“…dirt [is] matter out of place.”
(Mary Douglas, Purity and Danger)
When the day’s settling is done, I seek
order in domestic chaos, restoring
categories I never previously held:
that these trains belong together and those
trucks do not; while this bus driver
does not fit that car, nor
does that book belong in
the middle of a gleeful floor.
But what to do
when categories are stretched beyond
rational recognition? For instance, what
to do with an unaccompanied sock
keeping company with a lone building block?
And the day must leave unsolved the mysteries
of where the baby monitor went or why
those DVDs are now room-mates with a train.
I calm the room like the baby who wakes
as the last Lego block is returned to its place,
while the unsorted debris of my own fractured day
must sit in its chaos, held in unuttered prayer.
These days when all of the socks are odd
and all your thoughts are scrambled eggs
and, try as you might to talk to God,
nothing much makes any sense,
for the rubbish awaits in noisome piles,
the bills are due and so’s the tax
and the laundry measures its depth in miles
and the devil has pains for idle backs –
unjumble yourself in a heap at Christ’s feet;
ramble and rant to the maker of ants
and all that creeps the planet, replete
with all its tangled, unnecessary plants;
rejoice to be useless and childlike and weak;
rejoice that you cannot make anything work;
rejoice and delight that the end of the week
will come round regardless of what you deserve;
and delight to know that mindless you are
yet He who is mindful of you holds the stars.
When David’s son scanned
the spiritual wreckage that was His house
and delared, “Destroy this
and I’ll raise it in three days,”
what He said not as
metaphor – which my students all know
is a kind of lying, a hedging of bets –
but as Truth, both in symbol and fact.
Daily they destroyed this house, and He,
the true house, would raise it,
would turn dull rubble to praise Him.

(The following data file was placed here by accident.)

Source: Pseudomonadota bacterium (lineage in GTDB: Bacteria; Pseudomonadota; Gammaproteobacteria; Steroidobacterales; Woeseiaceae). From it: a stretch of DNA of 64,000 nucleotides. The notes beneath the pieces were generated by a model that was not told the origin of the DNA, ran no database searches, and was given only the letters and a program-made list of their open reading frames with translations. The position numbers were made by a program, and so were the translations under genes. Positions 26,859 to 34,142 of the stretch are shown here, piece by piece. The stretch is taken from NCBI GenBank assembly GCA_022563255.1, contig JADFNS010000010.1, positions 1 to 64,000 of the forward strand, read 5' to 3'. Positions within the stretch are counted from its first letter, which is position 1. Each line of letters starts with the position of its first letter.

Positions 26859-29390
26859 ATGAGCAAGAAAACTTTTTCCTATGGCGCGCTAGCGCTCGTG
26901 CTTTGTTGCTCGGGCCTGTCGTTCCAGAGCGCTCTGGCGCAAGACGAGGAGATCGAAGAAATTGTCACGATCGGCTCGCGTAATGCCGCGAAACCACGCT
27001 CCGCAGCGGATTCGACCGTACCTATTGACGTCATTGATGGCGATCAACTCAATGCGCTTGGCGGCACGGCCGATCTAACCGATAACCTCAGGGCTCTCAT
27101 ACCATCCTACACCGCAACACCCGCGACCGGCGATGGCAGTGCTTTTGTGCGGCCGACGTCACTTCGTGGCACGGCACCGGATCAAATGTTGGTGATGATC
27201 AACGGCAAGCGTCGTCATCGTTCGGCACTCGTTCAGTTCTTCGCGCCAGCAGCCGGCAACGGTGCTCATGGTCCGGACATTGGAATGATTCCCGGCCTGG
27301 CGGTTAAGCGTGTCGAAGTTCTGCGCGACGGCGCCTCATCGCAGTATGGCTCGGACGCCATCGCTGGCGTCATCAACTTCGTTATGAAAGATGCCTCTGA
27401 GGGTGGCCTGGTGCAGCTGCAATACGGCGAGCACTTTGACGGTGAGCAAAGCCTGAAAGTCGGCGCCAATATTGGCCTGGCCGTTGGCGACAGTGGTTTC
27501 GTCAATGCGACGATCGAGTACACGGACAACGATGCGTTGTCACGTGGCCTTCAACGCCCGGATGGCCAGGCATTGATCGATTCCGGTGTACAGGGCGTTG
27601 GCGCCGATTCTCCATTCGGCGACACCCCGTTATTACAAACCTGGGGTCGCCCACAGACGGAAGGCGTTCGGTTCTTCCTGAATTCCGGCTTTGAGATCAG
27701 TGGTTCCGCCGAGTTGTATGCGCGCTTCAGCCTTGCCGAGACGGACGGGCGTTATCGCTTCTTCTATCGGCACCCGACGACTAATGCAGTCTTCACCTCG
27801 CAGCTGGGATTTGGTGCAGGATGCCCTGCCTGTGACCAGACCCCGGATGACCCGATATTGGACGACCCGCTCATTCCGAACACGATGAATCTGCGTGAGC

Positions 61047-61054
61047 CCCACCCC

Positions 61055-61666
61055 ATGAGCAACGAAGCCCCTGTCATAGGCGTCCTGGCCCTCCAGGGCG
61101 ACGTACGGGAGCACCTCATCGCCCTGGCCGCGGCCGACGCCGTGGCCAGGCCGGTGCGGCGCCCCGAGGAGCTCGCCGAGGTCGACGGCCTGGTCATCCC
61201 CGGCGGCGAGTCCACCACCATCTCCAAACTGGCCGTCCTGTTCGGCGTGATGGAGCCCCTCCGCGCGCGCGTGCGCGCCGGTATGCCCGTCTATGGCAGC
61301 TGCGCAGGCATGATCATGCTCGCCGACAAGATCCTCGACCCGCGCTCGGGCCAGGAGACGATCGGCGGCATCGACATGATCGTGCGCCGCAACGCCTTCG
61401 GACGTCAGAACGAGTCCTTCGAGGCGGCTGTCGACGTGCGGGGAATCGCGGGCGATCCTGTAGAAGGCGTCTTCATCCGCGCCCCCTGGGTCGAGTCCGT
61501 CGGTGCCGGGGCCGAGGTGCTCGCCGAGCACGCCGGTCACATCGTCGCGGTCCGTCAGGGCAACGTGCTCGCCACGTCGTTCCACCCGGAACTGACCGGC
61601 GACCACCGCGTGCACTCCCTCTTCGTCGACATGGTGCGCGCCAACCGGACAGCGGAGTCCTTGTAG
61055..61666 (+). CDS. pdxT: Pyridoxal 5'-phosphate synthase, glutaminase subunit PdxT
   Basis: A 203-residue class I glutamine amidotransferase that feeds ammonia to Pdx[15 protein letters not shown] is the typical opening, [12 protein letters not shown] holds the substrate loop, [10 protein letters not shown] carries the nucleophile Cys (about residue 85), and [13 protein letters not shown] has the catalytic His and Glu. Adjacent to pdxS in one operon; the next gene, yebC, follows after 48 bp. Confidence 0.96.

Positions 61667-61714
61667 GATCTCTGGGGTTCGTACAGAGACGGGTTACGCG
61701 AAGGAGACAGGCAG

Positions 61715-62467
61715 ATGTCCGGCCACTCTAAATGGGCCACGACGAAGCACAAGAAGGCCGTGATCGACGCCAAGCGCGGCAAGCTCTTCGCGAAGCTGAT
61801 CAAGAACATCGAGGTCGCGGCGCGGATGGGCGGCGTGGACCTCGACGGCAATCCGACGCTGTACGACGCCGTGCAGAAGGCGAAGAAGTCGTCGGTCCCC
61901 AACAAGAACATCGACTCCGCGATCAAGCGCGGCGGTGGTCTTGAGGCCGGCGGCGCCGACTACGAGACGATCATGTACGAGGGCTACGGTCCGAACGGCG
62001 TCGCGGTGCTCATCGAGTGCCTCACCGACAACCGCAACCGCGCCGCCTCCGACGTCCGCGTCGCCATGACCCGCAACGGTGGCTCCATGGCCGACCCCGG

And when palm branches waved
in Passover praise, and these
Sanballats of another age raved,
and He silenced them, likened them
to duller than stone, for stones
could be turned to a chorus of praise –
I wonder if He turned in mind
to Nehemiah, with
his sword and his trowel, who
knew certainly how
our best laid plans make the best laid rubble
until all our rubble
is animate, raised
and taught again
I stubbed my toe on a London bus;
it stood in the doorway, just under us.
And by the door a bright Tonka truck
lay just where an unsuspecting limb got stuck.
And in the night a train might stray
far from its tracks into my way;
and you, dear you, might show up right
when I would rather turn in for the night
yet love is seldom a smooth affair,
and ground is better than ideal air.
True, I’d prefer to not stub my toes,
but love must bleed; that’s the way it goes.
Today the church remembers St Francis of Assisi, so here is a sneak peek at a new poem I wrote based on his life and ethos for The Swelling Year.
Instruments (For Francis of Assisi)
All our instruments tend to dischord.
We turn away from harmony
in search of our own tunes.
Brother Jesus, in leper’s dress, welcomes us.
We leave Him with His bell and seek
better jewels and robes.
The channels of our hearts are noise.
Only little buds whisper the wonder
that God came as child.
Christ who died for life’s sake: teach
my miser-heart to be a pauper for love,
breathing into death.
I don’t normally share other people’s work here but I read this gem this morning and it was so precious – especially the ending – that I thought I had to post it.
Consolation – Elizabeth Barrett Browning
All are not taken; there are left behind
Living Beloveds, tender looks to bring
And make the daylight still a happy thing,
And tender voices, to make soft the wind:
But if it were not so—if I could find
No love in all this world for comforting,
Nor any path but hollowly did ring
Where ‘dust to dust’ the love from life disjoin’d;
And if, before those sepulchres unmoving
I stood alone (as some forsaken lamb
Goes bleating up the moors in weary dearth)
Crying ‘Where are ye, O my loved and loving?’—
I know a voice would sound, ‘Daughter, I AM.
Can I suffice for Heaven and not for earth?’
The touseled children
have their own way
their own classification…
(Chris Wallace-Crabbe, “Timber”)
Some are named for likeness
to familiar things: the lemon tree
in Nanna’s garden becomes
a prototype for all other trees
in all other gardens.
And some are named
by analogy or comparison:
big tree, little tree,
special tree; and what
is bottlebrush but a metaphor turned
to proper use?
Yet others gain
the specificity of the eager learner,
like Adam flushed
with the daily discovery of all
living things and growing things,
and as tongue learns it way
around the tangled mechanics of thought,
a surprise clarity: paperbark!
a joyful melaleuca.